The Central Bank of Nigeria (CBN) on Wednesday advocated that Development Finance Institutions (DFIs) in Nigeria be granted operational autonomy and repositioned to perform the role envisioned for them.
Mallam Lamido Sanusi, CBN Governor made the call in Abuja in a keynote address presented at the 3rd Public-Private Partnership (PPP) forum for private and public sectors stakeholders. The governor also urged that the funds recovered from petroleum subsidy removal be diverted to strengthen government-owned banks to enable them partake in infrastructure financing.
The forum, which was organised by the Infrastructure Concession Regulatory Commission (ICRC) has the theme: Development Finance Institutions and Long-term capital for Infrastructural Transformation and National Economic Development.
Sanusi in his paper entitled: What Nigeria can learn from Brazilian Development Bank (BNDES) and Indian Infrastructure finance company, said that Nigeria should consider sustainable ways of supporting DFIs that could support the financing infrastructure.
He noted that Brazil and India had demonstrated that an approach based on establishing an infrastructure bank could help unleash the required finance.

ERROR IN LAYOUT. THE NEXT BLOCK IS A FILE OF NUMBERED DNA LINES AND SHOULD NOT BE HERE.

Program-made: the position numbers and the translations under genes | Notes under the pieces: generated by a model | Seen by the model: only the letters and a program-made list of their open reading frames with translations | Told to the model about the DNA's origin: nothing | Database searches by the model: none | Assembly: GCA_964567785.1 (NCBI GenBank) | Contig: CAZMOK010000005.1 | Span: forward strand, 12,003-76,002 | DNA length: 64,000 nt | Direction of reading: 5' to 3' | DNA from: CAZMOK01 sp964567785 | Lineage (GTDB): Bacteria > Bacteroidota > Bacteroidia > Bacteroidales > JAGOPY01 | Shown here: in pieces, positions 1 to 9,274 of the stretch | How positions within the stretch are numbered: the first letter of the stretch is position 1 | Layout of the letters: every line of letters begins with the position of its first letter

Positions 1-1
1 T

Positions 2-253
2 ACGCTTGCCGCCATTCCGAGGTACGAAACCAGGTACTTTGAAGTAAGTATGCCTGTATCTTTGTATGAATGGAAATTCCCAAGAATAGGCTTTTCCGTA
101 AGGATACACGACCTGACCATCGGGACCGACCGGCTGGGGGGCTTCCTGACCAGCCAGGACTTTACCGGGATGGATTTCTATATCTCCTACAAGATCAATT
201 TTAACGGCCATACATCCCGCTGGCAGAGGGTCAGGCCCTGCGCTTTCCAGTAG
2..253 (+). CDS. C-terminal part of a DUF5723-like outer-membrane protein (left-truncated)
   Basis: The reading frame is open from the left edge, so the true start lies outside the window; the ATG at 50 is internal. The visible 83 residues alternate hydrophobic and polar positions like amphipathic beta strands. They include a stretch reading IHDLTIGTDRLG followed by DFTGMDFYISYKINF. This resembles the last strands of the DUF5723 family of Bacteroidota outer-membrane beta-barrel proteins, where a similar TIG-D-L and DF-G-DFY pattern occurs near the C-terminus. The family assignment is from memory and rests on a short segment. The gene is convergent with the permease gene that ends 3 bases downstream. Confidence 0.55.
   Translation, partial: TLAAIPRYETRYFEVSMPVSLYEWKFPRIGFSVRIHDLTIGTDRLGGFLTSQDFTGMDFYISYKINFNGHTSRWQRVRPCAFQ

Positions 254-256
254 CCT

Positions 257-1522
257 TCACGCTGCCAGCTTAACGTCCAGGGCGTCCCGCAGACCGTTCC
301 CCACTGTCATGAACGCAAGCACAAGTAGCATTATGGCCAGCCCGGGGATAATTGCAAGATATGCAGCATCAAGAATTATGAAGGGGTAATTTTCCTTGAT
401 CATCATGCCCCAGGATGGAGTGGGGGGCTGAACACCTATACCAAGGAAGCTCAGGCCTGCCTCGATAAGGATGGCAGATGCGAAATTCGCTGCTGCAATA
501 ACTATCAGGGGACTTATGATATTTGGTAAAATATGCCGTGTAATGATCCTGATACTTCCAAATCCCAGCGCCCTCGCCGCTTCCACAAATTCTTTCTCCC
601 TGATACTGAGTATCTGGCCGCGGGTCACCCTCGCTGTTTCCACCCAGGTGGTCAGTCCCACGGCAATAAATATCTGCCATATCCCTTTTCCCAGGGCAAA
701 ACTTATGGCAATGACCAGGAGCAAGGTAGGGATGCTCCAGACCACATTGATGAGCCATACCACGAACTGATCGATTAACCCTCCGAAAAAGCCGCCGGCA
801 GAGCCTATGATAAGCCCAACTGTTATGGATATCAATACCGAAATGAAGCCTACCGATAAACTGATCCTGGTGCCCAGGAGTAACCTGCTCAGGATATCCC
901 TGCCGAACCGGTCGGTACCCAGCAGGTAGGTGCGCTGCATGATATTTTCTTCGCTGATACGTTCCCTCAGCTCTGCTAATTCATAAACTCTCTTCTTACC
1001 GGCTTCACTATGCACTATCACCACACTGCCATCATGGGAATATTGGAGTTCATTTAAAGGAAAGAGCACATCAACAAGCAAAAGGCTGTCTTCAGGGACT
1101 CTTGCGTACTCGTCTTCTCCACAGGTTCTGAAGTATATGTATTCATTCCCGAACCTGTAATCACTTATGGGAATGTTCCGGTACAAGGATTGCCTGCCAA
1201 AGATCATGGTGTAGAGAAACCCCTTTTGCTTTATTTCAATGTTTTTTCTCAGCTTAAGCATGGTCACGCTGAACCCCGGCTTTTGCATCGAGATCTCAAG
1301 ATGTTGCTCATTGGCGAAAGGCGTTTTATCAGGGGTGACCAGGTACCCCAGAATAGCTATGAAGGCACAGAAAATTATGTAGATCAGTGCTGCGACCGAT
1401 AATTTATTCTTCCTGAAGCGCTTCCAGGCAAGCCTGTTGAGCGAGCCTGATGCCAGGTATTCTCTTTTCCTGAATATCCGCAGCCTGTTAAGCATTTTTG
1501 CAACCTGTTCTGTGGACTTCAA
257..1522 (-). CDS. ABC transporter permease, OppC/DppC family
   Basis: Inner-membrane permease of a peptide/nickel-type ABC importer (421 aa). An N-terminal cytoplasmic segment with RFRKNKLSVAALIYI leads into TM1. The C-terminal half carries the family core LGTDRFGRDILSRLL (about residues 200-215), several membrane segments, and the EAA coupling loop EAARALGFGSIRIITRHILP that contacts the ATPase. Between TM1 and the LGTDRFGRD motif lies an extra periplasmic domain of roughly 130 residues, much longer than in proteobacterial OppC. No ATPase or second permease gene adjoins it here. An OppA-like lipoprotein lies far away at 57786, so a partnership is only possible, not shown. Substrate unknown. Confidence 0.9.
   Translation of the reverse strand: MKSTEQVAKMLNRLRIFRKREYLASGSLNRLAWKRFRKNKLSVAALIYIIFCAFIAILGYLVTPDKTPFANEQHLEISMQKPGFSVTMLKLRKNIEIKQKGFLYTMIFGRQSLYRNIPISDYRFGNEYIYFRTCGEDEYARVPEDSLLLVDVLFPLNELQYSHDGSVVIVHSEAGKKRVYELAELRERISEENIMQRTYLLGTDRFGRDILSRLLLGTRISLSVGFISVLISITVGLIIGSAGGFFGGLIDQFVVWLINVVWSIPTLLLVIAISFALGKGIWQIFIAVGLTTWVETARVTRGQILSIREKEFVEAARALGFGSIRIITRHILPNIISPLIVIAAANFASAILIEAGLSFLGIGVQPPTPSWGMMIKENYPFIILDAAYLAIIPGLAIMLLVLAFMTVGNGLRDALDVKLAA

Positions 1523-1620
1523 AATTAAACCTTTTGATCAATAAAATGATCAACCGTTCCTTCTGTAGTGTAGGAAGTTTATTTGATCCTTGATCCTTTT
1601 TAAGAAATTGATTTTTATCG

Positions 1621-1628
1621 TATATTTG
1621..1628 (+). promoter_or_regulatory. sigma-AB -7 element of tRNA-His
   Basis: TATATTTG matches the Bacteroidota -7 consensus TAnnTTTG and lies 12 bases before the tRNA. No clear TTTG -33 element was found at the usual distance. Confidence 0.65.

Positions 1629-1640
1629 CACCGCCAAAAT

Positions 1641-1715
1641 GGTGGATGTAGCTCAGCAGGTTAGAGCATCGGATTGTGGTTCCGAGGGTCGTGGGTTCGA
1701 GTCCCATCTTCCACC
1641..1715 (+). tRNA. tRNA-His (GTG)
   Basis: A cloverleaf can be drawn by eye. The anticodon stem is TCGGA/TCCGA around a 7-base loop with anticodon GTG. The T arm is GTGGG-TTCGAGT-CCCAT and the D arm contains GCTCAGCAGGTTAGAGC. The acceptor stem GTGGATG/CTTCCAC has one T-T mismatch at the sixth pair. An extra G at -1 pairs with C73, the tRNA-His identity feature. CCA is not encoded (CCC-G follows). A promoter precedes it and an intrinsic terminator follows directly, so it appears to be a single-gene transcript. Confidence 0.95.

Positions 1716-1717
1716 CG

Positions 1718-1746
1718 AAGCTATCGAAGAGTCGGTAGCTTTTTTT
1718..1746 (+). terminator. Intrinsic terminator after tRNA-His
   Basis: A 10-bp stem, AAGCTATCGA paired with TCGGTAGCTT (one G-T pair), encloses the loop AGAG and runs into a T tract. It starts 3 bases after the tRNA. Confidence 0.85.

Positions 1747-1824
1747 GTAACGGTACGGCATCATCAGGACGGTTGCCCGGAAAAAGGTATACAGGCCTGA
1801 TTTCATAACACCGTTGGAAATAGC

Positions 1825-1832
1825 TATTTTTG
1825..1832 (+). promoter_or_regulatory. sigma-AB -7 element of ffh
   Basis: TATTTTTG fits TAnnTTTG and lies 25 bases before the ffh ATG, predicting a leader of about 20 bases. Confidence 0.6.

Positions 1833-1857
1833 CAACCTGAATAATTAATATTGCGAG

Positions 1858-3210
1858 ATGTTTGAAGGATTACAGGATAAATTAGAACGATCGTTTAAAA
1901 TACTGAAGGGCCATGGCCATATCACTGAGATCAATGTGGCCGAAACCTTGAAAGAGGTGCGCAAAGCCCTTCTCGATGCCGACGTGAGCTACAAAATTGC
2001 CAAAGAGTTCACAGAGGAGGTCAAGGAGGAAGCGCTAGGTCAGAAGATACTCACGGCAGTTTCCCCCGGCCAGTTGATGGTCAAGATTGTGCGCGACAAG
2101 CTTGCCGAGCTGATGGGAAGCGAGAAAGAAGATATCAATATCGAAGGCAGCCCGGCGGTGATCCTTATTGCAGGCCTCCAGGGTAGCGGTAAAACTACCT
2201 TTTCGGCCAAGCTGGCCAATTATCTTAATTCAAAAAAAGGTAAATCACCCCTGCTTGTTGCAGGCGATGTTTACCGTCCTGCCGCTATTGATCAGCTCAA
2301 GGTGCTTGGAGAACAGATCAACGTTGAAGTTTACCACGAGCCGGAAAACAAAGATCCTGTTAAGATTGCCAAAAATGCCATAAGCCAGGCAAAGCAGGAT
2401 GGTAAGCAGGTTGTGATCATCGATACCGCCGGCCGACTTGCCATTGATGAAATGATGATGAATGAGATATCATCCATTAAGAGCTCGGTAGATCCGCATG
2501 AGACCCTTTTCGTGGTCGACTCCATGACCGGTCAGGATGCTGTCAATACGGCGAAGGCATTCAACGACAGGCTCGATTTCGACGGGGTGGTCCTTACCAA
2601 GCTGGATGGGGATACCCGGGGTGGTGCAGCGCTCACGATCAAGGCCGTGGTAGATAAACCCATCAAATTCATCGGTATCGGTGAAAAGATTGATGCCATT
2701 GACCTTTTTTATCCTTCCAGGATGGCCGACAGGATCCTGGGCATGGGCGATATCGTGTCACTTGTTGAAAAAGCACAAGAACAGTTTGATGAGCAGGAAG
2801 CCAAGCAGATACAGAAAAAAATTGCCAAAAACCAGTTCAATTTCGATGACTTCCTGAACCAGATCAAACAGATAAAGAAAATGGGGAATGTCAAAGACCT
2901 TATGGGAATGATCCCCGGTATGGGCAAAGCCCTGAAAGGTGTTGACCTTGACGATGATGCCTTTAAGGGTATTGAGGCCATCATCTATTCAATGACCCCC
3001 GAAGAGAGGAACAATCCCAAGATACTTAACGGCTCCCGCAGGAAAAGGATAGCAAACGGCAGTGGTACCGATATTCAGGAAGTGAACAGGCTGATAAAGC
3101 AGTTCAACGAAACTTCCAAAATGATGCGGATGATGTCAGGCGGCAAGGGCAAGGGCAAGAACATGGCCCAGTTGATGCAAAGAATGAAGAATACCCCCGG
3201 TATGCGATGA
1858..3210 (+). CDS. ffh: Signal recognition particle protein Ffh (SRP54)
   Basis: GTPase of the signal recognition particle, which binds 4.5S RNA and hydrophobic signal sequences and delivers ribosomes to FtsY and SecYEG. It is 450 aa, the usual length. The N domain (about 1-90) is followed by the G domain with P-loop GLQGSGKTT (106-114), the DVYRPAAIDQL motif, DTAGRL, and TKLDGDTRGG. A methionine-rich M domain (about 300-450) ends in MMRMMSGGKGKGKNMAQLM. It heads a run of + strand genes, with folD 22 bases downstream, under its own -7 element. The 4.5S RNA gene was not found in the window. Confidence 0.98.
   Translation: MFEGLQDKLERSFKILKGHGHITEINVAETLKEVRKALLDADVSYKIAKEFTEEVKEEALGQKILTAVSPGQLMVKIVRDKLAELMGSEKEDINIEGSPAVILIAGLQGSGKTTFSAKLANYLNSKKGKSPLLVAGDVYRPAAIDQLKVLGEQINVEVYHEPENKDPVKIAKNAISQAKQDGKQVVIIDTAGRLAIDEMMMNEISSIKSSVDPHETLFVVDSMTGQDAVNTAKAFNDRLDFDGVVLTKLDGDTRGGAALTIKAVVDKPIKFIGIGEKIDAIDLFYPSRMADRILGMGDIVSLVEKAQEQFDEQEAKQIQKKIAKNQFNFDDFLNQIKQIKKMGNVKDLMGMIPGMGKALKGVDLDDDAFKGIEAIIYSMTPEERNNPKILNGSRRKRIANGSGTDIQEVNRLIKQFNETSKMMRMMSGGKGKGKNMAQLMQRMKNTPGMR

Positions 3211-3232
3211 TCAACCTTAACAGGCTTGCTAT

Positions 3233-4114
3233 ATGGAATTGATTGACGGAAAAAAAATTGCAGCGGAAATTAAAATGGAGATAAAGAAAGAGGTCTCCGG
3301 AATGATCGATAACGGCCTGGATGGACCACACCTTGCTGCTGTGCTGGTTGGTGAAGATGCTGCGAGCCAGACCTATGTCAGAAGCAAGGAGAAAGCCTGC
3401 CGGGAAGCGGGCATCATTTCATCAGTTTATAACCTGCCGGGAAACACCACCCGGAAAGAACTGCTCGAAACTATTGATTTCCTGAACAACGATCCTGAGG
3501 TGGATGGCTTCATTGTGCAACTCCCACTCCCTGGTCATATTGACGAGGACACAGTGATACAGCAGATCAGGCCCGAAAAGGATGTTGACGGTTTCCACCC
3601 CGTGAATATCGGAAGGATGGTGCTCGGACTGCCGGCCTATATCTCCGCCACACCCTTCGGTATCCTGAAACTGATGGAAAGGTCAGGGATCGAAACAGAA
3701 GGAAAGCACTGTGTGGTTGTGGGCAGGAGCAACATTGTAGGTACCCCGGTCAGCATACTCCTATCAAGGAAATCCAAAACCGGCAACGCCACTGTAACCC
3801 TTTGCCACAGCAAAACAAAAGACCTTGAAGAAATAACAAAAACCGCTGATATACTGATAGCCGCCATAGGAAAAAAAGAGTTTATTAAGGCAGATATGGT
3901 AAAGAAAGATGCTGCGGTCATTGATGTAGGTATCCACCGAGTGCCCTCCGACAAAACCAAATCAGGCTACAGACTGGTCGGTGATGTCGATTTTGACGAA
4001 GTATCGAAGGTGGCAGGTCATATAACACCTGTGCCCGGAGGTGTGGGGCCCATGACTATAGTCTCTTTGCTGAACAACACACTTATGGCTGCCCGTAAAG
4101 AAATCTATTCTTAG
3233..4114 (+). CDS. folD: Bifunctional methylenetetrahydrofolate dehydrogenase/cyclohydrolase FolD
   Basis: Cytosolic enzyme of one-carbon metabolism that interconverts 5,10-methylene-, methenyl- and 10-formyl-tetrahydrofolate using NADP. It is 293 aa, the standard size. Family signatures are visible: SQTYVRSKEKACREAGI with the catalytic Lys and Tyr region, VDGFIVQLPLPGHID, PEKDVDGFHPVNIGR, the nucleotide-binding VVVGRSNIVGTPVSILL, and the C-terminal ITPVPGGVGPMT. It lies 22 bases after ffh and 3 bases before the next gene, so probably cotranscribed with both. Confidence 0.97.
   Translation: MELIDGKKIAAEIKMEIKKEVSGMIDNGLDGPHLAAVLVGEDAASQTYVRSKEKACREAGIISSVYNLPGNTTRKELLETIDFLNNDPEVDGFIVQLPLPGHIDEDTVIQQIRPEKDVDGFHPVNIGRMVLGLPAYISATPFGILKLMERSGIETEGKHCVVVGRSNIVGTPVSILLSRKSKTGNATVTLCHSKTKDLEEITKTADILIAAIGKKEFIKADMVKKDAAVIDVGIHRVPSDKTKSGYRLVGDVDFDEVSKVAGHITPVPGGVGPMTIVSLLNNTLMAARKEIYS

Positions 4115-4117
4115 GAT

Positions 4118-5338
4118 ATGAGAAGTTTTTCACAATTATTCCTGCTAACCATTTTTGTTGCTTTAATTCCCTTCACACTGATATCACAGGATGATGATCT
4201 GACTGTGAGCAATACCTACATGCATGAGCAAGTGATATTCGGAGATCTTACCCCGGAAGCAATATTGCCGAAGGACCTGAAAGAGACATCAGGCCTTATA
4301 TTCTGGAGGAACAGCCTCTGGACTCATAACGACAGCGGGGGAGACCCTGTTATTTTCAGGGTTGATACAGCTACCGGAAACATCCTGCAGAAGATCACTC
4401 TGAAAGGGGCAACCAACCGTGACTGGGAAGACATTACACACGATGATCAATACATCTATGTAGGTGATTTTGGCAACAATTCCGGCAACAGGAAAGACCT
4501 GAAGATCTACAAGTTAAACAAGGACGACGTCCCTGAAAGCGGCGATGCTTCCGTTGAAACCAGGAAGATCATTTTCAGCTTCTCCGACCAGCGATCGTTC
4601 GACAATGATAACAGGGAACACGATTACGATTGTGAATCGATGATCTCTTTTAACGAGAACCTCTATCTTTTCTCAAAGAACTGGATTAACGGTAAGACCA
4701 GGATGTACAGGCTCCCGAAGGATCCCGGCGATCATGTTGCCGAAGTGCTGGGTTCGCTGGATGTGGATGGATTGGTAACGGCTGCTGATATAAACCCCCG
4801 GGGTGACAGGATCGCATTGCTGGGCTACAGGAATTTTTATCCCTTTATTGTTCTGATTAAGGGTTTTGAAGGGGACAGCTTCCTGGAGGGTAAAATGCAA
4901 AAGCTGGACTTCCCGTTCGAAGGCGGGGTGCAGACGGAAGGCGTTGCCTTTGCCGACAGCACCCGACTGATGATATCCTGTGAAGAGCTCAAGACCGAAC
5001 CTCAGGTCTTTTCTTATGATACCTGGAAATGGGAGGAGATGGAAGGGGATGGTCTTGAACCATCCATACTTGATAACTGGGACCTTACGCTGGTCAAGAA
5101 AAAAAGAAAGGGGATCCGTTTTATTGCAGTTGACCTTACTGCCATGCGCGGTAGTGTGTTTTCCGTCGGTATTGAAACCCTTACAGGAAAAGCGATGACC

While giving an insight into what Nigeria should consider as a sustainable way of supporting DFIs, Sanusi said: “Nigeria could pursue such a model, whereby a new government-owned bank could raise tax-free bonds to fund projects.
“Alternatively, the mandate of an existing government-owned bank such as Bank of Industry could be expanded to enable it to partake in infrastructure financing. The bank could be financed from funds recovered from petroleum subsidy removal, and equipped with professional and qualified management recruited globally.”
The governor said that the DFIs in Nigeria faced some challenges which include poor corporate governance, low capitalisation, inadequate skilled manpower and poor business models.
“DFI in developing countries exist traditionally to address market failures and to complement government resources and market financing. The dual roles of these institutions involve financing development projects and acting as facilitator of finance in the broader industrialisation and economic development strategies of countries.”